The future is electric. Whether you’re thinking about buying an electric vehicle (EV) to save money or reduce your carbon footprint, here are six tips to consider when shopping for an electric car.
1. Consider how many miles you drive
Electric vehicle charging stations aren’t as readily available as gas stations. Therefore, before shopping for an electric car it’s important to make sure your transportation needs match the availability of your vehicle’s power source. The charge on most EVs lasts around 250 miles. How far is your usual commute? Can you make it there and back without needing a charge? More importantly, consider where you’re driving. Going home and back in an urban city is a lot different than someone who travels for work and must drive for long stretches (especially in rural settings).
2. Make sure you can afford a new car
Base prices for electric vehicles start at around $30,000 and can run as high as six figures for high-end models. Ideally, you should keep your car payment below 10 percent of your take-home pay. Before you buy, create a monthly budget that includes the new car payment, insurance, and maintenance costs.
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3. Check on insurance rates before buying
Depending on the insurance provider, insuring an electric car costs about 23 percent more than what you’d pay to insure a gas car, according to U.S. News. Call your insurance agent to find out what the insurance premium will be on the EV you have in mind before buying. Comparing premium costs with several insurance companies to find the best coverage at the most affordable rate.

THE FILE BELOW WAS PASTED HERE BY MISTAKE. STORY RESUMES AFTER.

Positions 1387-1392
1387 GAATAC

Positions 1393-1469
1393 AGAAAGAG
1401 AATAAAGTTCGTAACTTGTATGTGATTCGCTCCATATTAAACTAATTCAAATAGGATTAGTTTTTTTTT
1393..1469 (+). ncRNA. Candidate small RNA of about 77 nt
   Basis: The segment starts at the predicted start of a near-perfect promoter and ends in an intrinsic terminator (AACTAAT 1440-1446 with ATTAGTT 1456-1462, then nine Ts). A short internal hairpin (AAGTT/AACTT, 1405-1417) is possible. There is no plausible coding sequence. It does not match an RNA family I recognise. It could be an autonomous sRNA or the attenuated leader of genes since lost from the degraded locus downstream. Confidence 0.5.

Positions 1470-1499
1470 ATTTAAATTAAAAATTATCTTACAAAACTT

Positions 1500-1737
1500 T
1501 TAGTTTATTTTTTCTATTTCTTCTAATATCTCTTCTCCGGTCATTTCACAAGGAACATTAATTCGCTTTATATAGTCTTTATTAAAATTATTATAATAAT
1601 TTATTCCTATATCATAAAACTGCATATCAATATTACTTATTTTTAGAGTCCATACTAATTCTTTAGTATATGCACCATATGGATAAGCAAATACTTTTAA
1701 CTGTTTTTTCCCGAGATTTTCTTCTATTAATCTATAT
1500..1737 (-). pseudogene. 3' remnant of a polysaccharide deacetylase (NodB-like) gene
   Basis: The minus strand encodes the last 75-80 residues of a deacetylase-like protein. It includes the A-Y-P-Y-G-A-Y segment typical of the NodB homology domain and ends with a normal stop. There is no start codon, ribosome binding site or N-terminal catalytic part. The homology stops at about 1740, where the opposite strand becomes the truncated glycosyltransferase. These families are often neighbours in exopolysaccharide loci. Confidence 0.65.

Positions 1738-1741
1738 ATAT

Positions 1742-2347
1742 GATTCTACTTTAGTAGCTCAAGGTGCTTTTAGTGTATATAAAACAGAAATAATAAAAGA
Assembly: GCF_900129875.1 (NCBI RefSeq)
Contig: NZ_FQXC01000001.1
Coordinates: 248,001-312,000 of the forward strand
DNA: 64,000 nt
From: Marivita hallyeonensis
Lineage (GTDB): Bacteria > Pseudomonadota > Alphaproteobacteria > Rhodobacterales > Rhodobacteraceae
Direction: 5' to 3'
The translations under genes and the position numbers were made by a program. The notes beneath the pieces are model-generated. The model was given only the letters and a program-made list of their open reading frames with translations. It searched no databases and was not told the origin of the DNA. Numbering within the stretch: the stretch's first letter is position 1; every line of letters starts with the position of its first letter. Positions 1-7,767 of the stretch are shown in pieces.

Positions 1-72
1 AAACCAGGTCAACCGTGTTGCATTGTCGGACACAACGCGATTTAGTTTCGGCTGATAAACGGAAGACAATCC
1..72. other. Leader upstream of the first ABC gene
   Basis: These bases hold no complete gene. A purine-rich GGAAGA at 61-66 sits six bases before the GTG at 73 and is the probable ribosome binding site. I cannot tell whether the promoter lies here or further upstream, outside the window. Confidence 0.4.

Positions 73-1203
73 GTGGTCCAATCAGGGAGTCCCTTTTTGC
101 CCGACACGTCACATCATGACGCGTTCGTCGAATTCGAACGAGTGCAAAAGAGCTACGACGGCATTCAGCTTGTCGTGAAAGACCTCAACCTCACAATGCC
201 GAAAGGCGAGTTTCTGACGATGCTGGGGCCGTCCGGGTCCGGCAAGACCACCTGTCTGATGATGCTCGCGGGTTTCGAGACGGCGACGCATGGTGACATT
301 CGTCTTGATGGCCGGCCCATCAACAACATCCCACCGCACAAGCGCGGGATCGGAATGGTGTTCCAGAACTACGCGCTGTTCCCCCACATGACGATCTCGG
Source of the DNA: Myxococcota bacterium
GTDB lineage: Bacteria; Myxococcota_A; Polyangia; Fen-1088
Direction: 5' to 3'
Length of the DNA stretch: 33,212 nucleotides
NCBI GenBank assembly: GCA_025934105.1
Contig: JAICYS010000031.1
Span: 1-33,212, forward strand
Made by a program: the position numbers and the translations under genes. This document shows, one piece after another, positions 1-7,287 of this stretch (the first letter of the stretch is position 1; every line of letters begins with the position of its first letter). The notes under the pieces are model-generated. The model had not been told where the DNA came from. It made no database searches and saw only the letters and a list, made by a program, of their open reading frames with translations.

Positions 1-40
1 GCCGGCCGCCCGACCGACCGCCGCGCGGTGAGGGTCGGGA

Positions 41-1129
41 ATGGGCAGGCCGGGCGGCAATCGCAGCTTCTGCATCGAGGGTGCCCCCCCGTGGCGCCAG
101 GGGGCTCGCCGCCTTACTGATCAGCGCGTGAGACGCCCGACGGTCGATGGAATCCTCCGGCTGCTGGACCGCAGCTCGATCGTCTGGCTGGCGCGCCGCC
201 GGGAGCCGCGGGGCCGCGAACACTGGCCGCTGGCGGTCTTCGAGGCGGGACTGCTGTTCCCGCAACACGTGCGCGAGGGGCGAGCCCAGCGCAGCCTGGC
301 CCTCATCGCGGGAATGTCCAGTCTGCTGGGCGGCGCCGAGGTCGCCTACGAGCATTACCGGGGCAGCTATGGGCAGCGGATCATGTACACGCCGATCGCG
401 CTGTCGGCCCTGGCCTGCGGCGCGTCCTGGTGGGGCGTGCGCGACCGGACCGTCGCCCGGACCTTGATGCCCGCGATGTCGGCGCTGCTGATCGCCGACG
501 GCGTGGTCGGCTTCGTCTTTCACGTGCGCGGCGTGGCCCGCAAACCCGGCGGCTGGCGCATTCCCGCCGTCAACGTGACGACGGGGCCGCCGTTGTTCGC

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4. Know your charging plan
If you plan to charge your new EV at home, you can charge it with a standard 110-volt outlet. However, charging this way adds only about 4 miles of driving time per hour. You may want to upgrade by hiring an electrician to install a 240-volt outlet in your garage for faster charging, so factor in that cost.
“Keep in mind too that not all public charging stations are free,” says the BBB. “If you plan to use public charging stations at the office or somewhere else, investigate the cost ahead of time.”
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5. Search for tax credits and cash incentives
When you purchase a new electric car or plug-in hybrid vehicle, you may be eligible for a federal tax credit of up to $7,500. Check with your state, province or local government for additional tax or cash incentives for buying an EV or hybrid vehicle. While you’re at it, factor in local incentives such as free charging, or free parking for EVs.
6. Consider leasing
If you’re not sure you’re ready to buy an all-electric vehicle, consider leasing one instead. “Your monthly payments will be lower, and you’ll find out if you like EVs enough to purchase one,” says the BBB.